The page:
The packet filtering component 46 is a software module coupled for communication to the interfaces 42 a, 42 b of the firewall device 40. The packet filtering component 46 inspects packets entering and exiting the communication interfaces 42 a, 42 b to determine whether transfer is authorized according to certain port and address settings maintained in an “Access Control List” (ACL 52). The packet filtering component 46 of the present invention, however, does not perform ACL verification for each packet processed through a port as is carried out in prior art firewall system. Rather, the packet filtering component 46 first checks the data packet for a “pass” flag which may be set by the firewall system. If the “pass” flag is set, the packet filtering component 46 bypasses ACL verification. If the “pass” flag is not set, ACL verification is carried out conventionally. This process is described more fully below in conjunction with
The switching process component 48 is a software module coupled for communication to the interfaces 42 a, 42 b of the firewall device. The switching process component routes packets between the interfaces 42 a, 42 b of the firewall device, according to address and port information, as is known in the art.
The switching process further comprises a “firewall module” (or mini-session manager), designated FWM 57. The FWM 57 is a software module operating in the same memory space as switching process 48 which performs session tracking operations, including “non-application-level” inspection of data packets, and “diverting” data packets to the firewall services 50 for inspection and authorization thereof when appropriate as described in further detail in conjunction with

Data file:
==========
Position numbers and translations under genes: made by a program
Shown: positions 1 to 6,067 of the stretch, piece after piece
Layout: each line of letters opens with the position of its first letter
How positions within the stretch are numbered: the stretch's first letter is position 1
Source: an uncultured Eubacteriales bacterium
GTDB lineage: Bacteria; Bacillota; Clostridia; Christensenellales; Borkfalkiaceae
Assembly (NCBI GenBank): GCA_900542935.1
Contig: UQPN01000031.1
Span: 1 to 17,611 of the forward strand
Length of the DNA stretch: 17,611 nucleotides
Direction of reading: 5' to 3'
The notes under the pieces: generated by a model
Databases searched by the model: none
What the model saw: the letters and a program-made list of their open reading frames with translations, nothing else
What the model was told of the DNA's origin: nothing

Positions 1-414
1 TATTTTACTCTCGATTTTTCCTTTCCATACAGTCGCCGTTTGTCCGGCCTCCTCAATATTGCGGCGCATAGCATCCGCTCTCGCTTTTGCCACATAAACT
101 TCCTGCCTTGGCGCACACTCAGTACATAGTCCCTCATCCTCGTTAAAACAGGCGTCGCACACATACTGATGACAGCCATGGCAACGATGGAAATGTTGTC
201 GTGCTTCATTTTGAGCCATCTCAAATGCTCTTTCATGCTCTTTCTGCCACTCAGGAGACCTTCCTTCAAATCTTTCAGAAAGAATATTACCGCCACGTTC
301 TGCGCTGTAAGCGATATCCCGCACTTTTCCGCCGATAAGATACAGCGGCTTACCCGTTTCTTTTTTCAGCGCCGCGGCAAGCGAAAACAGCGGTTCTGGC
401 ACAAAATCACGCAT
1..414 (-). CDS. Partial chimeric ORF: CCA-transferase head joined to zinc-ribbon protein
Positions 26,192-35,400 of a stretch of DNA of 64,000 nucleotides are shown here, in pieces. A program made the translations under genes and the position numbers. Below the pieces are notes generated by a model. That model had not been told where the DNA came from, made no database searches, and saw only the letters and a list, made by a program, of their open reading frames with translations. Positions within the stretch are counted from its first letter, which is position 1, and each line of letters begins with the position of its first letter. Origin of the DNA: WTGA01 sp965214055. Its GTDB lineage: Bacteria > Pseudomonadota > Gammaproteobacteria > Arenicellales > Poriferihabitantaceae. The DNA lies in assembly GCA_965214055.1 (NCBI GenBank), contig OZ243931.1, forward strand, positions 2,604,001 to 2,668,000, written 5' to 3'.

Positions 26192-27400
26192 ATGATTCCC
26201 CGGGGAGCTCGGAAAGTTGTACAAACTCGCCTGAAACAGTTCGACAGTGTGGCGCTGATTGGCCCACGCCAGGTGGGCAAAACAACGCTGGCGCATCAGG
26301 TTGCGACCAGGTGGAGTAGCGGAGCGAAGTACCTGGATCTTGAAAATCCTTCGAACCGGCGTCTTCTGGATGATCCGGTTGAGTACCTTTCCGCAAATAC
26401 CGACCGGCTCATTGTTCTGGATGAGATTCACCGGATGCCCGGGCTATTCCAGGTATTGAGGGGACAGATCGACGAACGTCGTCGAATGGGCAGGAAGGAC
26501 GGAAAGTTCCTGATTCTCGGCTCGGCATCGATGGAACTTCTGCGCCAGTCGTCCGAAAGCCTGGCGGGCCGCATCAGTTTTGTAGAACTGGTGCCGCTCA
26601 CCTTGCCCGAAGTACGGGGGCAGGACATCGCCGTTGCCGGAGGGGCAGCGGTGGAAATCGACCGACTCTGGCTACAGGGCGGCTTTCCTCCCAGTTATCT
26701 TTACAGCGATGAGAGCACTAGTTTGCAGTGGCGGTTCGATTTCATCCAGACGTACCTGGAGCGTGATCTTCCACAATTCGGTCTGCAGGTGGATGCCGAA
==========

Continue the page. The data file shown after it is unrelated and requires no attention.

The FWM 57 is coupled to one or more “mini-sessions” (generally designated as 58) which are described in more detail below in conjunction with
The firewall services component 50 is a software module coupled for communication to the switching process component 48 which inspects and authorizes packets according to information in the payload component of the packet, the process of which is known in the art.
According to the present invention, once a data packet from a first address is authorized for transfer to a second address, the firewall system authorizes “future” data transfers between the first and second addresses to complete the data transfer so authorized. In this way, the system provides a means for authorizing such “future” data transfers without ACL authorization and firewall “application-level” authorization in order to complete the data transfer transaction. To this end, the firewall system of the present invention provides a session manager 54 operating within the firewall services component 50. The session manager 54 is configured to create, manage and delete a plurality of sessions 56 in the firewall services and a plurality of “mini-sessions” 58 in the switching process component 48.